August 30, 2011
Eight Lessons about Student Learning and What They Mean for You
A new edition of a classic book on the curriculum suggests eight lessons from the learning literature with implications for course and curriculum planning. Any list like this tends to simplify a lot of complicated research and offer generalizations that apply most, but certainly not all, of the time. Despite these caveats, lists like this are valuable. They give busy faculty a sense of the landscape and offer principles that can guide decision making, in this case about courses and curricula.
1. Assess students’ prior knowledge and skills to avoid unfounded assumptions about what they know about the subject matter being studied. Sometimes students know more than we think they do. Sometimes they hold profound misconceptions about the content. The only way to know what students bring to a course is to collect information from them that reveals their current levels of knowledge and understanding. That information can prevent many course and curricula planning errors.
2. Don’t assume that students know how to learn. We can debate at length whether they should come to college knowing how to learn, but it’s a mistake to plan a course assuming they do. Students must be introduced to appropriate learning strategies and made aware of the strategies that they use, especially if they are using approaches that do not expedite acquisition of the content in this course.
3. Acknowledge that learning, motivation, and engagement are affected by attitudes and emotions. What students believe about themselves as learners matters. If they don’t believe that they can learn some kinds of content, it will affect their motivation and performance in class. Teachers must discover and address attitudes that hinder learning. Ignoring the role of attitudes and emotions in course planning will likely compromise learning outcomes.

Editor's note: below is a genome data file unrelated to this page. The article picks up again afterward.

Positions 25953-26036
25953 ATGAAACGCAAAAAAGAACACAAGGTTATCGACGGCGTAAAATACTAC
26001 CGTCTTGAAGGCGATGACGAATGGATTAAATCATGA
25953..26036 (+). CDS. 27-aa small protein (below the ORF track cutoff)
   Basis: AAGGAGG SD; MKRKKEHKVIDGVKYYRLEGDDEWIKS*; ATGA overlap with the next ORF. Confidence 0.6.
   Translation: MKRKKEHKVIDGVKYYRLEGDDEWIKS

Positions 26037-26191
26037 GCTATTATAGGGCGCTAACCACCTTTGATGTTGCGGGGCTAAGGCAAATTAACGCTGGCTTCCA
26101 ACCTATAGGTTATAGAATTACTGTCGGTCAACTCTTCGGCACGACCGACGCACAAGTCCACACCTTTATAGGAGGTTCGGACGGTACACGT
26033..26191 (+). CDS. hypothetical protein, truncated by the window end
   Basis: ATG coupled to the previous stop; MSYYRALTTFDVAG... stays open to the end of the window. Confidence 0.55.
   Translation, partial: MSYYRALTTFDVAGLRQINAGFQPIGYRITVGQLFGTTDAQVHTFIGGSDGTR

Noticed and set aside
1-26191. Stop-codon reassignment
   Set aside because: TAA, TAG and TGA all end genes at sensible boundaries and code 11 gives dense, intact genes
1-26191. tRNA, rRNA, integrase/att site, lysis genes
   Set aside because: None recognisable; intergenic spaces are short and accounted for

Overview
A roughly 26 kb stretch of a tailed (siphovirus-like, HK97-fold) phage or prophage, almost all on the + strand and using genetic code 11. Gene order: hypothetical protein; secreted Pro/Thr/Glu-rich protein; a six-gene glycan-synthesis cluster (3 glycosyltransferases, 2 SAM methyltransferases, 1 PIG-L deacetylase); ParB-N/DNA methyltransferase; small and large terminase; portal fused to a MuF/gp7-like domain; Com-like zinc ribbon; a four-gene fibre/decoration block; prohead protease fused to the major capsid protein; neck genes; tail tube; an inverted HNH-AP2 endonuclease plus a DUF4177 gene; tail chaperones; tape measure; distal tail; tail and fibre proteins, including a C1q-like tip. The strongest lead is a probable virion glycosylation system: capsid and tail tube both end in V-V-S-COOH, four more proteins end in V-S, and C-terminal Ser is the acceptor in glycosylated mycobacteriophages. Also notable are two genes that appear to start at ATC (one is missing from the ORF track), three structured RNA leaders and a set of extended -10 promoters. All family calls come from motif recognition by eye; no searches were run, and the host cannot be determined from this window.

4. Design academic plans that connect students’ personal and academic goals to enhance motivation and engagement. Students need to see how what they are being asked to learn is relevant to their goals and future plans. Teachers can address students’ goals in course planning only if they have discovered what those goals are. Knowing what students care about and where they are headed makes it possible to design courses that connect with students and more effectively engage them in learning.
5. Recognize that students with different beliefs about knowledge have different expectations of their instructors and different attitudes toward learning activities. Students are diverse. They bring different cultural backgrounds to the learning table. They should be encouraged to take responsibility for their learning by examining their views about education and considering how those views influence their learning experiences. Again, knowing what students believe and expect makes it easier to plan meaningful learning experiences.
6. Treat students as apprentices who need assistance in learning the language, ways of thinking, and inquiry methods of academic fields. Students don’t come to our fields knowing how knowledge there is organized or advanced. That must be taught explicitly, and students must be given the opportunity to make connections between course content and their own experiences and prior understandings.
7. Promote development of complex views of knowledge and recognize that students are at different stages of epistemological development. “Challenge students to apply, integrate, evaluate, and construct knowledge by engaging them in collaborative, complex problem-solving activities.” (p. 181) Students should not just be knowledge consumers. They should also be knowledge producers.
8. Learn about learning and discuss with colleagues how knowledge about student learning can be put to use in courses and programs. The abilities of students should be viewed as malleable. They are not fixed and unchanging. Different abilities can be tapped in different courses and by different curricula.
Reference: Lattuca, L.R. and Stark, J.S. Shaping the College Curriculum: Academic Plans in Context. 2nd Edition. San Francisco: Jossey-Bass, 2009. [This particular list appears on pp. 140-1.]
Reprinted from “Lessons about Learning.” The Teaching Professor, 24.4 (2010): 3, 6.